Documents submitted to the U.S. District Court for the Western District of Michigan stated Michigan Liquor Control Commission investigators worked undercover acting as consumers wishing to purchase wine directly. They went to each merchant’s website and placed orders online.

“All of these entities were warned in advance to stop making illegal sales and shipments into Michigan by the attorney general via cease-and-desist letters. They failed to heed these warnings prior to the suits being filed,” said Lynsey Mukomel, press secretary in the office of public information & Education in the Michigan Department of Attorney General.

She indicated that concerns had arisen over several years among local distributors, industry leaders and organizations, such as the Michigan Beer & Wholesalers Association who believed that wine from other states was entering Michigan in violation of liquor control laws.

“We applaud Attorney General Dana Nessel for her aggressive approach to stopping out-of-state retailers from illegally shipping into Michigan,” said Spencer Nevins, president of the Michigan trade group in a statement published in MiBiz on May 17. “Her efforts send a clear message to out-of-state retailers that have been skirting state law, putting Michigan consumers at risk and cheating the state out of much-needed tax revenue. It’s time to stop violating Michigan law or you will be caught and prosecuted to the full extent of the law.”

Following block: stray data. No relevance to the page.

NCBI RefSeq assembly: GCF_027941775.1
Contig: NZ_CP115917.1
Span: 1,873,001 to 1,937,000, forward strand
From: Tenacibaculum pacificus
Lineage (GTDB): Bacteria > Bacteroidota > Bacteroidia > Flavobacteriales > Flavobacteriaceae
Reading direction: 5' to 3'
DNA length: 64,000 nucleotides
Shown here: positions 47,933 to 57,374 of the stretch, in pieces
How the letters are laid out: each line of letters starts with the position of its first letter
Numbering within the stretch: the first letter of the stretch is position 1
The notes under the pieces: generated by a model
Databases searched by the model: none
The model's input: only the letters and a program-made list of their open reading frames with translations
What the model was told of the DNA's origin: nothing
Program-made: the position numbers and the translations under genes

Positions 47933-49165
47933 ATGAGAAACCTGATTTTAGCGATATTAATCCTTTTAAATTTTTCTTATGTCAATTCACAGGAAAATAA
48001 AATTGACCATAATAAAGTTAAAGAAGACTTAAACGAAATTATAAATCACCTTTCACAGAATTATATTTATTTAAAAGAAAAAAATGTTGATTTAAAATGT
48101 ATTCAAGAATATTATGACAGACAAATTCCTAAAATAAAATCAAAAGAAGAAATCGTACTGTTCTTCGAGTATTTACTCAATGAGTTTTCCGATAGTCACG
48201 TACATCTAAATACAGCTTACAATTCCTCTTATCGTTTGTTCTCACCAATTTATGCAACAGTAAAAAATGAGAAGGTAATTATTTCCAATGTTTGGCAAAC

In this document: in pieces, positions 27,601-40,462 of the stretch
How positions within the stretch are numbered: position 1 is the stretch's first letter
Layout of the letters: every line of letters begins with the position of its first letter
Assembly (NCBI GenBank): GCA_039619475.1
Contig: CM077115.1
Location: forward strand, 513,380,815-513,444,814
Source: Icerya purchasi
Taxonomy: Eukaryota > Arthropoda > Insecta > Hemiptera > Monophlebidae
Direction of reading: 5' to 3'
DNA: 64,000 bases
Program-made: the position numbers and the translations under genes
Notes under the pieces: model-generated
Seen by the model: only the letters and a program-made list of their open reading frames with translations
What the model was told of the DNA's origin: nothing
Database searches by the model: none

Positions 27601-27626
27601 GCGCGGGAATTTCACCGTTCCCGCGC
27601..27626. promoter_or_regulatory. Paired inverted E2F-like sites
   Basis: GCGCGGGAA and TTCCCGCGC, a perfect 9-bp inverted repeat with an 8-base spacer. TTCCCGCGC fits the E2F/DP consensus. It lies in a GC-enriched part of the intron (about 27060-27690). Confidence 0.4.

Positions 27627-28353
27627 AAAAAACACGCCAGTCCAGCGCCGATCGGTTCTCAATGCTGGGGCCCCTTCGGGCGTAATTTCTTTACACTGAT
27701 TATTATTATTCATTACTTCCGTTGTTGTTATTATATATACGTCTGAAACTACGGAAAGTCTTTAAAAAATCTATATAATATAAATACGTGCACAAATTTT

In the case of Castello di Amorosa, in November 2018 a Michigan investigator reviewed a common carrier report that UPS had submitted to the commission in accordance with Michigan laws concerning shipments of wine into the state in 2017. The UPS report in the court filing showed that 621 shipments were sent to Michigan addresses by Castello di Amorosa.

Based on these finding, the Michigan attorney general sent a cease-and-desist letter by certified mail with return receipt requested to Castello di Amorosa’s mailing address on or about Dec. 9, 2019. Additional copies of the letter were sent to the California Secretary of State as well as to a second address licensed by the California Department of Alcoholic Beverage Control for Castello di Amorosa.